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DEPARTMENT OF THE NAVY -- NAVAL HISTORY AND HERITAGE COMMAND
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Burke

John Edward Burke--born on 24 January 1905 in Bismarck, N.D.--was commissioned ensign upon graduation from the Naval Academy in 1928. Burke saw service afloat before serving as aircraft gunnery observer with the Battle Force Torpedo School. Service in Wasp (CV-7) was followed by periods of training duty. On 2 February 1942 Lt. Comdr. Burke reported to South Dakota (BB-57) at the New York Shipbuilding Corp. in Camden, N.J., for duty as air defense officer. The battleship was commissioned on 20 March and, following shakedown training, headed for the Pacific. Just after midnight on 15 November 1942, South Dakota engaged a Japanese bombardment group under Admiral Kondo off Guadalcanal. South Dakota took 42 hits which killed 30 crewmen and caused considerable damage. Lt. Comdr. Burke was one of those killed.

I


(DE 215: dp. 1,400; l. 306'; b. 36'10"; dr. 13'6"; s. 24 k.; cpl. 186; a. 3 3", 4 1.1", 8 20mm., 3 21" tt., 8 dcp., 1 dcp. (hh.), 2 dct.; cl. Buckley)

Burke (DE-215) was laid down on 1 January 1943 by the Philadelphia Navy Yard; launched on 4 April 1943; sponsored by Mrs. Miriam Katherine Burke, the widow of Lt. Comdr. Burke; and commissioned on 20 August 1943, Lt. Comdr. Edwin K. Winn in command.


Following shakedown off Bermuda, the destroyer escort participated in general type training in late September and October. On 29 October, she joined a convoy bound for Ireland and arrived safely at Londonderry on 11 November. Burke soon returned to New York and made eight more uneventful round-trip transatlantic voyages to escort convoys to Europe or North Africa and back. On 25 January 1945, the warship entered Sullivan's Dry Dock and Repair Corp. in Brooklyn, N.Y., for conversion to a high speed transport.


Redesignated APD-65, Burke left the shipyard on 8 April and was slated for service in the war against Japan. Burke transited the Panama Canal and joined the Pacific Fleet on 1 May at Balboa. There, she also embarked officers and sailors for transportation to San Diego and, after reaching southern California, took on board more passengers for passage to Pearl Harbor. The high-speed transport's mission was to carry underwater demolition teams (UDT's) to assault areas for prelanding beach clearance. Burke trained with UDT's on Maui in preparation for service in the conquest of Okinawa.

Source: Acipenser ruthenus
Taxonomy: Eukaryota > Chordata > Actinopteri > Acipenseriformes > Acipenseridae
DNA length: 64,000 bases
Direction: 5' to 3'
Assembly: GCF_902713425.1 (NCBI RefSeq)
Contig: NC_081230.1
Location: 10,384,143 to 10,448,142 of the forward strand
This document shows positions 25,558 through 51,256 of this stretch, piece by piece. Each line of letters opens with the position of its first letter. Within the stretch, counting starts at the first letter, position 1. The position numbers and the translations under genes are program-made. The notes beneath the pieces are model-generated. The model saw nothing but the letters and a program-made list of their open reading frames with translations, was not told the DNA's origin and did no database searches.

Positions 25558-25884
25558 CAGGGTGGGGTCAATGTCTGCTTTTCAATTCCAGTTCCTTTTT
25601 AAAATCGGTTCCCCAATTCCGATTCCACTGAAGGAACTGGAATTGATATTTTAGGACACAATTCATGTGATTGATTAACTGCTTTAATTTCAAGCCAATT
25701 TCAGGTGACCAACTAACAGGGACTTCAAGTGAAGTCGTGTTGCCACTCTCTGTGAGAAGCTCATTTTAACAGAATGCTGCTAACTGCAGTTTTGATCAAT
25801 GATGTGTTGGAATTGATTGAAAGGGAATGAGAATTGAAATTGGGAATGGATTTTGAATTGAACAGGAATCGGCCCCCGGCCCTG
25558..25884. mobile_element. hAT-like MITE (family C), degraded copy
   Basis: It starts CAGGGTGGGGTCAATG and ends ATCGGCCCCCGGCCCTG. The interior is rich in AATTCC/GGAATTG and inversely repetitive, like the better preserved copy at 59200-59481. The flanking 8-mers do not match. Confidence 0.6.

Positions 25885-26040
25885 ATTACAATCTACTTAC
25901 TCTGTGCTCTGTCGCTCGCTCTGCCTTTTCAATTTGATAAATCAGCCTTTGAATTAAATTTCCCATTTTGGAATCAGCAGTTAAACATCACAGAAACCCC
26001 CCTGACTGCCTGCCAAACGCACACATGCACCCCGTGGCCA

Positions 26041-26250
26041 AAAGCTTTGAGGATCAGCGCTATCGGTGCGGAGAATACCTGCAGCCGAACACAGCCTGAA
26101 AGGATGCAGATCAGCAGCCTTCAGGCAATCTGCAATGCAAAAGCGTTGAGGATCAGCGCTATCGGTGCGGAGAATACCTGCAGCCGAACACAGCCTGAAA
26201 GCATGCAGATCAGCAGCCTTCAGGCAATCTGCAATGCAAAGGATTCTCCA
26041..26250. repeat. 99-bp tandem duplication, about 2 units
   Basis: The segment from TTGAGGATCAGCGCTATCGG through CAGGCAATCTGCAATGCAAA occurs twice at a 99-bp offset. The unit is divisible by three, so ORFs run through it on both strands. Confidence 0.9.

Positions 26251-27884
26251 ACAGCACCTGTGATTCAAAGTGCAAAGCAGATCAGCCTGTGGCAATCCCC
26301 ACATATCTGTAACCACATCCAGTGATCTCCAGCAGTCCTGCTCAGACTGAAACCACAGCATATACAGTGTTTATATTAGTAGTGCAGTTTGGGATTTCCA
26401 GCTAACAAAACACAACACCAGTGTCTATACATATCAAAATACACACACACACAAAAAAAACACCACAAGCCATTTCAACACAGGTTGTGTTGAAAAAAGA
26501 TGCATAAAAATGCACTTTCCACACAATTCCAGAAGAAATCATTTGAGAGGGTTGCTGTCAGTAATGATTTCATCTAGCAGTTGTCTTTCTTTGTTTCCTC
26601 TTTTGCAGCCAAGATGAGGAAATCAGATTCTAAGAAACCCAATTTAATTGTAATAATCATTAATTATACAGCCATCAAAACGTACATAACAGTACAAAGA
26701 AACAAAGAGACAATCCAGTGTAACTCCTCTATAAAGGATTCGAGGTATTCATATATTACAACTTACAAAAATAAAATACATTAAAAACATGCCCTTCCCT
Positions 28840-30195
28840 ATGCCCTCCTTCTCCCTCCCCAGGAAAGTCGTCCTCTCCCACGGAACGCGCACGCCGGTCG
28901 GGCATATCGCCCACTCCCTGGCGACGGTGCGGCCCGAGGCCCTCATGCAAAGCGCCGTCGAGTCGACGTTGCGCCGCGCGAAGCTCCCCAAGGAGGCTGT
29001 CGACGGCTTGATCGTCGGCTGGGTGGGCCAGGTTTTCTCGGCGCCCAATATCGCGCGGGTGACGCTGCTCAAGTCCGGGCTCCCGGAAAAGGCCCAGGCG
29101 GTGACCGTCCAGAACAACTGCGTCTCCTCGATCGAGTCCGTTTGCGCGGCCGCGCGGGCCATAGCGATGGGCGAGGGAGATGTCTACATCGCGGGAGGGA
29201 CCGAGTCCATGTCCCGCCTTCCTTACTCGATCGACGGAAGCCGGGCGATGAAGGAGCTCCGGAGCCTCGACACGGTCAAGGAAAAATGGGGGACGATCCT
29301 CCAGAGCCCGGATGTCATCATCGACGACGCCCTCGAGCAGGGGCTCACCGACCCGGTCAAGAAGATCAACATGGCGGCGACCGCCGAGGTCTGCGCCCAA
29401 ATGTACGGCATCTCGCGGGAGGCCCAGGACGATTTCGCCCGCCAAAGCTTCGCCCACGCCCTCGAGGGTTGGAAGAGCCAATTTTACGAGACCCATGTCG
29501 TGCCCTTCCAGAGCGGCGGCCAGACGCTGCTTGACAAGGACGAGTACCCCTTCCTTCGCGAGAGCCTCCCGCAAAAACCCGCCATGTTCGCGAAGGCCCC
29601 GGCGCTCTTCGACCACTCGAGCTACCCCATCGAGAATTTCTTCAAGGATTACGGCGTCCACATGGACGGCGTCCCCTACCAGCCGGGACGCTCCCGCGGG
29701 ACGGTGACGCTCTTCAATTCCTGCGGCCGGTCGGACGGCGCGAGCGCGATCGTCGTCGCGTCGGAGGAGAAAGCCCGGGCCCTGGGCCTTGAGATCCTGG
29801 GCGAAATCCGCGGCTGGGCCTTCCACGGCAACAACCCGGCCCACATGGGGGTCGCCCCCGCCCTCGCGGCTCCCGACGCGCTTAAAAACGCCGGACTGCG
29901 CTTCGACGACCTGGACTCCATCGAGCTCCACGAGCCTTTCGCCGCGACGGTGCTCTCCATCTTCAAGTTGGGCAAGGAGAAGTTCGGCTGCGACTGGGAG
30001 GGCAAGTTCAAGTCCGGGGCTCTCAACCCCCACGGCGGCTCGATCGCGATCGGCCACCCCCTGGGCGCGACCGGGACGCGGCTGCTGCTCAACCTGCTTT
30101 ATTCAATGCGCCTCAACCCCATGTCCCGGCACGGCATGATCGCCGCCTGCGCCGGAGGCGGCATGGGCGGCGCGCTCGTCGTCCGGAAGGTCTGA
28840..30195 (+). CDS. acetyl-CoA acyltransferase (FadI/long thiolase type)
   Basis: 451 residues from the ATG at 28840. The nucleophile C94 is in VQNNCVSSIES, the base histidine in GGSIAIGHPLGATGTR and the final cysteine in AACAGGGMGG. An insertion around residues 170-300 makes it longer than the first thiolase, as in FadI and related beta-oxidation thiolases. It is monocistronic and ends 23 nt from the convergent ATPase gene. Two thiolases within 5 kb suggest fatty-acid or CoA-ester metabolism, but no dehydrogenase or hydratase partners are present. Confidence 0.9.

The fast transport arrived off Okinawa on 27 June after the major part of the struggle to take that island was over. She briefly served on picket duty off Ie Shima, but Burke's duty was cut short on 30 June, and she sailed for the Philippines. The high-speed transport trained near Legaspi on southeastern Luzon with other amphibious ships in preparation for the expected invasion of the Japanese home islands. However, the explosion of atomic bombs at Hiroshima and Nagasaki early in August demonstrated to Japan the futility of continuing the war, so Burke never had an opportunity to participate in an assault. She returned to Leyte and was there when the Japanese capitulated on 15 August.


Burke escorted occupation forces to Japan and, as the formal surrender ceremony took place on board the battleship Missouri (BB-63) in Tokyo Bay on 2 September, the transport steamed up the channel and into the bay. Burke escorted convoys of occupation troops until 26 October then proceeded to Manila. After transporting men and equipment among the islands of the Philippine archipelago, Burke embarked returning veterans and headed for home. Upon arrival at San Diego, the fast transport disembarked her passengers and got underway for the east coast of the United States.


In January 1946, Burke became the flagship for Transport Division (TransDiv) 121 and commenced operations with the Atlantic Fleet. She participated in fleet antisubmarine and amphibious exercises along the east coast and in the West Indies. She also trained UDT's and naval reservists. On 16 April 1949, Burke reported to the Charleston Naval Shipyard for inactivation. She was placed out of commission, in reserve, on 23 June 1949 and was towed to Green Cove Springs, Fla., to be berthed with the Atlantic Reserve Fleet. Late in 1967, Burke was selected for sale under the Military Assistance Program to the Republic of Colombia. Her name was struck from the Navy list on 1 June 1968, and she was transferred to the Colombian Navy on 8 December. She was commissioned Almirante Brion (DT 07) and served until disposed of in 1974.


Burke earned one battle star for her World War II service.

Mary P. Walker


21 November 2005